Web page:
Blake Vogt is one of the top illusionists performing and creating magic today. At only 25 years old, he has already created magic for David Copperfield, David Blaine, Dynamo, and many other top magicians all over the world. Blake has performed his unique brand of magic all over the world for crowds ranging from 20 people to 2,000 people. His style of magic is fun and goofy and he always tries to make you smile whether its with a funny "trick" or a friggin miracle.
Blake currently resides in Los Angeles, CA and is staying busy creatively consulting for live theatre, musicians, television, and movies. He is also regularly performing his brand of off the wall magic for private events and functions all over the world. The only thing you will never see Blake do is pull a rabbit out of a hat... because sadly... he is very allergic to those adorable creatures.
Blake's full story below.
Blake Vogt // Coming to Light // By Jamie D. Grant
Purdue University, 2009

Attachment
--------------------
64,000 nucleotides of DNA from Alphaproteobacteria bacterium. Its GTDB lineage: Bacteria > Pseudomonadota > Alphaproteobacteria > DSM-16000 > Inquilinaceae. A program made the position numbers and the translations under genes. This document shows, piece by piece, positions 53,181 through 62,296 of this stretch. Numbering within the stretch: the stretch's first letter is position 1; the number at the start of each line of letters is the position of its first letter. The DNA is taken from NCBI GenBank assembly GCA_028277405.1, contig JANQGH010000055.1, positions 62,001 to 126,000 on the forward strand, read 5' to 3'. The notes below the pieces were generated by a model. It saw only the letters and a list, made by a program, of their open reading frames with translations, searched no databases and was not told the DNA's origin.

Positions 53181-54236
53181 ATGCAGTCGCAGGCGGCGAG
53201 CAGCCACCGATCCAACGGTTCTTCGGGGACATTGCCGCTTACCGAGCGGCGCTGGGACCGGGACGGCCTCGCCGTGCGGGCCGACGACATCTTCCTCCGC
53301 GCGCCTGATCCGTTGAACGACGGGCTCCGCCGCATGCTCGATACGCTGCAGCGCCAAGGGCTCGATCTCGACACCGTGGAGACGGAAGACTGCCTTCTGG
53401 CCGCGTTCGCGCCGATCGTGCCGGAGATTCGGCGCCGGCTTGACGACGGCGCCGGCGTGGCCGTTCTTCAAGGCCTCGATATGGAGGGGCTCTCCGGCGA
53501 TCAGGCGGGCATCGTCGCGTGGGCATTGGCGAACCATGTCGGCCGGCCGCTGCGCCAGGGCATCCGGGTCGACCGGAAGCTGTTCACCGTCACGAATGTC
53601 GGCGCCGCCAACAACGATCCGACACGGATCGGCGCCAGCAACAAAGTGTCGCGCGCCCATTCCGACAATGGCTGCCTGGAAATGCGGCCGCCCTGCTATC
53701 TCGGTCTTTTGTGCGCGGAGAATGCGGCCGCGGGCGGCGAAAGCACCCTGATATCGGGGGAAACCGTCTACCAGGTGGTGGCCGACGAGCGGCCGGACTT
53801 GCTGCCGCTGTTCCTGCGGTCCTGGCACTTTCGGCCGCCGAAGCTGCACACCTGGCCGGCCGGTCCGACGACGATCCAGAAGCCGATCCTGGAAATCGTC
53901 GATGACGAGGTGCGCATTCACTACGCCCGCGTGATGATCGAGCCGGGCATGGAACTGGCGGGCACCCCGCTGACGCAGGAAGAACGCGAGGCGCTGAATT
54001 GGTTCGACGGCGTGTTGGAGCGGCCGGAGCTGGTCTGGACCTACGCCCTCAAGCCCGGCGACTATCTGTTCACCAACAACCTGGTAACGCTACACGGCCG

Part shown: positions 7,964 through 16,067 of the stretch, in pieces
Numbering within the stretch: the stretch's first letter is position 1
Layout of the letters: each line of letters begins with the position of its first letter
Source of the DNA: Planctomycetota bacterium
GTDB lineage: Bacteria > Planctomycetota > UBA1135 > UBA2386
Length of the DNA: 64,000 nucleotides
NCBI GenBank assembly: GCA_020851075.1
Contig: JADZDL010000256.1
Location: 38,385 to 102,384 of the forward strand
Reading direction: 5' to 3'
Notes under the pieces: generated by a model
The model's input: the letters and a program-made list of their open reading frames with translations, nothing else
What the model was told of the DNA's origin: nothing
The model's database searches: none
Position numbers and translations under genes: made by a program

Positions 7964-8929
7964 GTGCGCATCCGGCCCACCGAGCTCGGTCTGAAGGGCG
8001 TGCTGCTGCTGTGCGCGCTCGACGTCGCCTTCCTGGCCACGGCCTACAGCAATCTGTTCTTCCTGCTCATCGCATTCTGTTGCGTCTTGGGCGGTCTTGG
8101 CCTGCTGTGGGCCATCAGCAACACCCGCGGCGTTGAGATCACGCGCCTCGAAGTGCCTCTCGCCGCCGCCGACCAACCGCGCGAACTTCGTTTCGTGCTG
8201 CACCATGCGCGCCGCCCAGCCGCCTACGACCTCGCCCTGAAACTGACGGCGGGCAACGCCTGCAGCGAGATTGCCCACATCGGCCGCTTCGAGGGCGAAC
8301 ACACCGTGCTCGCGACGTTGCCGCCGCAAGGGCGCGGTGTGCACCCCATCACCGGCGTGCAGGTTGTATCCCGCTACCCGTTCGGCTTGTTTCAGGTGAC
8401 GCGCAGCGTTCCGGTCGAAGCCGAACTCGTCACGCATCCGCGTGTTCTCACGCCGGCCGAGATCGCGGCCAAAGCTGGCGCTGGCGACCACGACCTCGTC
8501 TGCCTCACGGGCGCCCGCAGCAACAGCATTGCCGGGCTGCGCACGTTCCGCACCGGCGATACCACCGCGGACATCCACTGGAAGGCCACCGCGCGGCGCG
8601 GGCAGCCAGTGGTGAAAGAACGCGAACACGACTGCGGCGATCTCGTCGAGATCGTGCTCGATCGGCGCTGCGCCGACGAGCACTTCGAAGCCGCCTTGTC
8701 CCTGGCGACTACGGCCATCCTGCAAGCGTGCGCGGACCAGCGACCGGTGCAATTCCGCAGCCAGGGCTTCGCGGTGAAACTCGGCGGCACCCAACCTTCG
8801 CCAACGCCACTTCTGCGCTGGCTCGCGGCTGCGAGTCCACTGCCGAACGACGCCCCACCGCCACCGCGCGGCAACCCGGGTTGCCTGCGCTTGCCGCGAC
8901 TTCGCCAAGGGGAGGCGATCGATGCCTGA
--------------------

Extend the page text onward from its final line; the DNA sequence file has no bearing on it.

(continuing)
Blake Vogt was trying to hide his face as much as possible. Not so much covering it up, but he was making sure no one he knew saw him. The trees were offering some blocking, but he wished there were more. He was on his way to the Purdue University Career Counselors’ office and he was feeling embarrassed. Was “embarrassed” the right word, he thought? Or was it “shame”? All he knew was that, as he walked along the beautiful paths of his Indiana campus, he didn’t want anyone to know the problems he was having. It just wouldn’t make sense to anyone. On the outside, he seemed to be living the American dream. He was going into his third year at a great school. He was young, handsome, on his way to becoming a dentist, (well, he was supposed to be, he thought) and was even a member of the Purdue Varsity Glee Club. Over 1,000 people had auditioned to be able to sing with the PVGC and only 45 were chosen. He was one of those 45. Maybe it was the group’s crazy schedule that was affecting his schoolwork? Even though he was singing at up to 250 shows a year at the university, he felt like he was still getting the proper time in to study. No, it wasn’t that, he decided. It was just that the dentistry studies weren’t sticking; no matter how much time he spent studying. He was spending hours in those books, but his test scores weren’t improving. If he didn’t do something, he was going to flunk out.